Is Sudocrem Safe For New Tattoos? Can You Use Sudocrem on Tattoos?

Written by: Pete

We all want optimal healing for our new tattoos, and we will often reach for familiar products that are known to be resilient against cuts, abrasions, and severe dry skin. Sudocrem is one of those go-to products. But a tattoo wound is immensely different from regular skin trauma, so is it truly the best choice for your fresh ink?

Related: Can You Put Neosporin on Tattoos?

What is Sudocrem?

If you’ve never heard of Sudocrem before, it’s a medicated cream that is often recommended by healthcare professionals to manage skin conditions such as acne, eczema, skin burns, or minor abrasions. It also soothes diaper rashes, showing that it is a hydrating product for sensitive baby skin.

It’s an oil-based lotion that is also antifungal and antibacterial. It has a water-repellent base that is meant to create a protective barrier over the skin, to prevent dirt, grime, and irritants from accessing the wound. It also has a mild anaesthetic ingredient to ease irritation and skin sensitivity.

With fantastic healing properties that seem ideal for a new tattoo, and a product that is safe enough for use on baby skin, it may come as a shock to know that it’s NOT recommended for fresh ink.

Why You Shouldn’t Use Sudocrem on Tattoos

The primary reasons why Sudocrem is not ideal for new tattoos comes down to its ingredients:

  • Zinc Oxide - Zinc Oxide is actually an incredible, natural UVA and UVB repellant. It creates a barrier on your skin that shields it from sun damage. But on a new tattoo, that ingredient, especially in its high 15% content level, can truly irritate your tattoo. It also has a very thick residue that makes it difficult to remove from an open wound. If you are washing your tattoo but not removing all residue, you open it up to potential infection.
  • Benzyl Benzoate - This ingredient is awful; it’s not something you want in your standard cosmetic products, so it’s certainly not something you want on a new tattoo. It’s a fragrance ingredient that’s known to fight against microbes, but it has severe allergen potential. It’s always better to avoid any product that has an ingredient added to impact scent.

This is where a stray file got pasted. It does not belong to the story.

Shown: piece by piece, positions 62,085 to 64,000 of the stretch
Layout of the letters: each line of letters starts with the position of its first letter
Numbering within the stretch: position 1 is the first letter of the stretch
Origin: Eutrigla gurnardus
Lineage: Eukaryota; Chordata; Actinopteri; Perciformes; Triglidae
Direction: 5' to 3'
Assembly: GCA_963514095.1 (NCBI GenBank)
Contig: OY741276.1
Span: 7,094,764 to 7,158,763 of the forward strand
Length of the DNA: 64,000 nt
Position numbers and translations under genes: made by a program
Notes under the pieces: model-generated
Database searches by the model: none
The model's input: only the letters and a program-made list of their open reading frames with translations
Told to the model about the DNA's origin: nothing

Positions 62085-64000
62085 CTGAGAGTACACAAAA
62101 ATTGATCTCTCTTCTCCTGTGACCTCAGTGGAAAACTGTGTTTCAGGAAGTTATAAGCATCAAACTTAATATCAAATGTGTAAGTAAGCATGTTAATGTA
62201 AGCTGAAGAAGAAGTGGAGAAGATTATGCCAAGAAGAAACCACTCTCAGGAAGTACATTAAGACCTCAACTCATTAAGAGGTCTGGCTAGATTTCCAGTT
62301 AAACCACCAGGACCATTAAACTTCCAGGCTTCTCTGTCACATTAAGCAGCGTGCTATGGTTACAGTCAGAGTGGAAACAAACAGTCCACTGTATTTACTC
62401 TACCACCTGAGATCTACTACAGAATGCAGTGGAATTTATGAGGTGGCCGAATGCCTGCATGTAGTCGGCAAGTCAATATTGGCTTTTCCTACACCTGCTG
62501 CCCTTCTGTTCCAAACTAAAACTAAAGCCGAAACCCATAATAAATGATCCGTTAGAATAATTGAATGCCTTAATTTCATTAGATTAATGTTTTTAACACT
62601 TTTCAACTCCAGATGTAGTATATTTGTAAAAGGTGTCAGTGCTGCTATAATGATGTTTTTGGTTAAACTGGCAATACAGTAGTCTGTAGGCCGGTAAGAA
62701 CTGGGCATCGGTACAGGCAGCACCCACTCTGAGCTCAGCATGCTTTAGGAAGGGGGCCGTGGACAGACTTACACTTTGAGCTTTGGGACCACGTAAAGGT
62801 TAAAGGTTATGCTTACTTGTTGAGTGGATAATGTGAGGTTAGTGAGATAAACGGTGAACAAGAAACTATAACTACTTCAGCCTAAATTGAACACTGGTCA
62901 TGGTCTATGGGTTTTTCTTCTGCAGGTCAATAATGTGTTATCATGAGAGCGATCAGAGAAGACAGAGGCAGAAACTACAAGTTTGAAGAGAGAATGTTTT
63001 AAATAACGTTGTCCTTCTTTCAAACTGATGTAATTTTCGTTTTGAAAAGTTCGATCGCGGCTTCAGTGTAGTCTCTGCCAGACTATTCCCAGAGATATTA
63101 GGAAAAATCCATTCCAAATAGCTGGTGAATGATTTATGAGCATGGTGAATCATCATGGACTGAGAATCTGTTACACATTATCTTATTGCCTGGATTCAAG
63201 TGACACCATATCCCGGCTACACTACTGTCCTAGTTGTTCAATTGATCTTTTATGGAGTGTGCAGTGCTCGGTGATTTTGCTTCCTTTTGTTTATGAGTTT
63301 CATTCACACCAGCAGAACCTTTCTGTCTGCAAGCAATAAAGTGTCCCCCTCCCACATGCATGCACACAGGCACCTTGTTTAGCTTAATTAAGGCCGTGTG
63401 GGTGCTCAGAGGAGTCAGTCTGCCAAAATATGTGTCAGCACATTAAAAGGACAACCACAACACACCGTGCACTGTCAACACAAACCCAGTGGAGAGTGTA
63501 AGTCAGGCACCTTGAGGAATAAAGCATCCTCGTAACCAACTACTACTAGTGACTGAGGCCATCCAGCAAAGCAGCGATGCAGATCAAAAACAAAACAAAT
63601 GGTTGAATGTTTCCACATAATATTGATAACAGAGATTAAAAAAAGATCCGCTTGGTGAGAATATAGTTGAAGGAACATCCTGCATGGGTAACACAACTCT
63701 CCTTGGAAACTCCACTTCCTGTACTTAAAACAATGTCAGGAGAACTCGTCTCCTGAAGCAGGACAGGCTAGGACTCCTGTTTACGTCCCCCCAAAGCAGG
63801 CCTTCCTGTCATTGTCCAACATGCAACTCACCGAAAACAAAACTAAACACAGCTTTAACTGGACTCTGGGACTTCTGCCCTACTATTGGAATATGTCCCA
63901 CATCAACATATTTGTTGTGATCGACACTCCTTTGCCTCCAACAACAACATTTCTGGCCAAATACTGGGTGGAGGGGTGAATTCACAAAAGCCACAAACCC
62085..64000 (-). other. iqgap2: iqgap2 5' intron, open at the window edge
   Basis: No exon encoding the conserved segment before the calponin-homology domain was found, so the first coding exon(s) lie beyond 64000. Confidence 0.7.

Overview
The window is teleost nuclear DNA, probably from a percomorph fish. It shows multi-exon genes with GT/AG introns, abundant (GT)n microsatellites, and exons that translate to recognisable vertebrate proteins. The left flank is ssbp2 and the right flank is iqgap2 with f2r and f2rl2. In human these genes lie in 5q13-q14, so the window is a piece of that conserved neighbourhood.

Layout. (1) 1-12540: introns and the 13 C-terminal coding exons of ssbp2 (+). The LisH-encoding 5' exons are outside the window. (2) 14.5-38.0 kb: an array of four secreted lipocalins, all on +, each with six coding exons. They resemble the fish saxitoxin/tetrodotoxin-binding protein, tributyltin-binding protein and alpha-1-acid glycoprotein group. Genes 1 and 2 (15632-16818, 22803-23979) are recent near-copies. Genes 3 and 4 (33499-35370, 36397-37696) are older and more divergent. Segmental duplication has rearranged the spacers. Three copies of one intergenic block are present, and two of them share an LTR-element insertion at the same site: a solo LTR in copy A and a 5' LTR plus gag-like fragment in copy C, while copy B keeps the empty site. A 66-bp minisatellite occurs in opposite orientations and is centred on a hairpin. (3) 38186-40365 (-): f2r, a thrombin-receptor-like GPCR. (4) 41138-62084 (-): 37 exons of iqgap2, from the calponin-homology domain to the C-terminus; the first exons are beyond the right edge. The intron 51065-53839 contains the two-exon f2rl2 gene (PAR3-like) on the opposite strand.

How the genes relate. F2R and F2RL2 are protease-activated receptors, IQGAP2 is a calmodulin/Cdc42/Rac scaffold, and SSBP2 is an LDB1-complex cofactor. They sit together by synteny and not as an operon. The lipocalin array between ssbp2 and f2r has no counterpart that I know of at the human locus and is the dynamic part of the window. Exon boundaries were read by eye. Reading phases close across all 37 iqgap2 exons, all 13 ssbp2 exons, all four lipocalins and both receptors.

• Liquid Paraffin - This is a super cheap mineral oil that is a derivative of refining crude oil. Mineral oil is not nourishing, and when selecting moisturizers or ointments for your tattoo, you should choose more hydrating options. In addition, if it’s poorly manufactured, this product could contain carcinogenic properties.
  • Citric Acid - This comes from citrus fruits but it is an exfoliant, which means that it may, in fact, tear off the necessary skin cells that are regenerating over your wound. In addition, this ingredient can burn or sting your new tattoo
  • Butylated Hydroxy Anisole (BHA) -The U. S. National Institutes of Health state that BHA is, "reasonably anticipated to be a human carcinogen based on evidence of carcinogenicity in experimental animals. ”
  • Lavender Fragrance - Fragrance can be made up of 30 to 50 chemicals, on average. The results of any of those chemicals could be irritation or allergic reactions.
  • Lanolin - Though Sudocrem states that their lanolin is hypoallergenic, it is known to cause severe allergic reactions in people with animal or wool allergies. This is because it is a substance that is created from the secretions of sheep skin. Lanolin may also clog pores. In addition, this means that the product is not cruelty-free or vegan.

Though Sudocrem is suitable for other skin conditions, it should absolutely not be used on a new tattoo or a tattoo that is older than a month old. We don’t recommend it, period, due to the fragrance added, which could trigger a reaction in your skin at any stage of your tattoo.

Using Sudocrem puts your new tattoo at risk of:

  • Further irritation
  • A stinging or burning sensation
  • Allergic reactions
  • Problematic scarring
  • Increased symptoms
  • Lengthened healing time
  • Ink loss
  • Tattoo distortion
  • Potential infection

Our Final Thoughts

With so many amazing aftercare products on the market today, and with many specially formulated for use on tattoos, it’s better to skip products like Sudocrem. Though you may look to it as a way to save some money and heal your tattoo a little faster, it could be significantly more problematic and costly in the long run. Your tattoo is a lifelong investment, and it’s worth spending on quality aftercare products for your ink as it heals, as well.

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The information contained on Tattify is intended for informational and educational purposes only. None of the statements made on this website are intended to diagnose, cure, treat or prevent any disease, infection or illness. Please consult a healthcare practitioner before using tattoo/skincare products that may interfere with medications or known conditions. This article is provided with the understanding that it does not constitute medical or professional advice or services. If you are looking for help with your condition, please seek out a qualified medical practitioner.

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